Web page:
Dismiss
Announcing Stack Overflow Documentation

We started with Q&A. Technical documentation is next, and we need your help.

Whether you're a beginner or an experienced developer, you can contribute.

Sign up and start helping → Learn more about Documentation →

I have an assembly which generates a Form (it is a client-software). I can build an app getting and starting (Show) that form without any problem. But I cannot start that Form twice because the assembly does not provide a clean capsuled solution. Every second start it would crash because several things will not initialize successful a second time. Unfortunately that assembly cannot be modified.

Now I have put that in a seperate AppDomain to be able to unload that assembly. This works fine and the hosting application can now start that Form multiple times.

Now the problem is: I have a WPF-app which should not show that assembly's Form, it should contain it in one of its own windows. The WinForms Form of the assembly is already in a WindowsFormHost and WPF-Window (with AssemblyAppDomain). But I cannot assign the WPF-Window as Content of one of the main WPF-app-windows. It is in the AssemblyAppDomain AppDomain (and object space is not shared with that).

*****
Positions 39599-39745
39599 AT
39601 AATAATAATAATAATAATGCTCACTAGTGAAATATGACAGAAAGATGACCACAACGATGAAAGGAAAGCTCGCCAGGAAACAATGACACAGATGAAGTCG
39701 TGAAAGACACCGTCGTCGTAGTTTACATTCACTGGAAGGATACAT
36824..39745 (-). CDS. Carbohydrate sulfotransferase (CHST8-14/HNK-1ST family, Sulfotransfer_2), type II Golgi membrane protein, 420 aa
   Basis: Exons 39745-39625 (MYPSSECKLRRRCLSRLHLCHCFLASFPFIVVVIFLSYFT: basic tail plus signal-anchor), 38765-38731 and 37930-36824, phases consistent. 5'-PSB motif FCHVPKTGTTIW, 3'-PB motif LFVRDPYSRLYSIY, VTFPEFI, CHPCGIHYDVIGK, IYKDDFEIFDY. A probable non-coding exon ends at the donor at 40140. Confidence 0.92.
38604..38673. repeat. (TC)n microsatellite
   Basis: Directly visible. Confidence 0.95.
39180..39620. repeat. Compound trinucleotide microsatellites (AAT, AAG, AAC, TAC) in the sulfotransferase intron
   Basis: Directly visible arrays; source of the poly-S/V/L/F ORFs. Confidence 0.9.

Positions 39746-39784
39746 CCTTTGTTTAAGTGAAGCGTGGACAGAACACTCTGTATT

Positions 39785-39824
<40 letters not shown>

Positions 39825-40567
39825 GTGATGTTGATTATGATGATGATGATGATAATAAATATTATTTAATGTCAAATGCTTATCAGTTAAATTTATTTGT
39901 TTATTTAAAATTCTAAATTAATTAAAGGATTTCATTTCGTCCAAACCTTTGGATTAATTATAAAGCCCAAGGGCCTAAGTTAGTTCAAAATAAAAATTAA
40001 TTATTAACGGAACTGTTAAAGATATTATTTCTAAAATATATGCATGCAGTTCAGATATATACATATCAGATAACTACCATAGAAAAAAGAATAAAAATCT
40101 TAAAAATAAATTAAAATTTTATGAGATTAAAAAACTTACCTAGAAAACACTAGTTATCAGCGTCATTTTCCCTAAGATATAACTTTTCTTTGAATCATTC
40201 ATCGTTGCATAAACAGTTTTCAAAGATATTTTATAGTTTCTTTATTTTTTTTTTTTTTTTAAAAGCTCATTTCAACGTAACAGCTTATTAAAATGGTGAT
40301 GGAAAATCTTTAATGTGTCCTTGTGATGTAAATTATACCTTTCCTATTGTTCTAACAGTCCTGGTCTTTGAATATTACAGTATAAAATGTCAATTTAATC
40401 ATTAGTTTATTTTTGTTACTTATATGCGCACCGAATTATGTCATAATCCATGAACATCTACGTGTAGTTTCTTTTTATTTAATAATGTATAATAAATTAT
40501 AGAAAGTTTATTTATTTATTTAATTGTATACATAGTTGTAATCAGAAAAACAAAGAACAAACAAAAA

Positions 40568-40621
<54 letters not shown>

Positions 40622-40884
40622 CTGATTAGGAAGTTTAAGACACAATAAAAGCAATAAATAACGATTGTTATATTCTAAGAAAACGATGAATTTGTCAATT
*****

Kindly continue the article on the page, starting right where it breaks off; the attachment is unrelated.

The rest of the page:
As far as I searched up to now it should be possible to establish a connection between two WPF windows in different AppDomains because that is kind of the way System.AddIn works. Should work with a Pipeline, Contract and FrameworkElementAdapter. I am somewhat stuck and any more specific hints will be appreciated!

share|improve this question
up vote 1 down vote accepted

Have you checked the docs about WPF addins? Also check out this example.

share|improve this answer
    
The example looks much better than anything I found before. I'll give it a try to use the complete AddIn-functionality. – ZoolWay Jan 13 '11 at 9:51
    
Your example link and msdn.microsoft.com/en-us/library/bb909974.aspx helped me a lot. I was wondering how to use the pipeline mechanism without having to implement the complete addon-functionality. In the end once you know it using System.AddIn is not too difficult and on the other hand very powerful. Thanks for directing my mind in the right direction ;) – ZoolWay Jan 13 '11 at 15:42

Your Answer

 
discard

By posting your answer, you agree to the privacy policy and terms of service.

Not the answer you're looking for? Browse other questions tagged or ask your own question.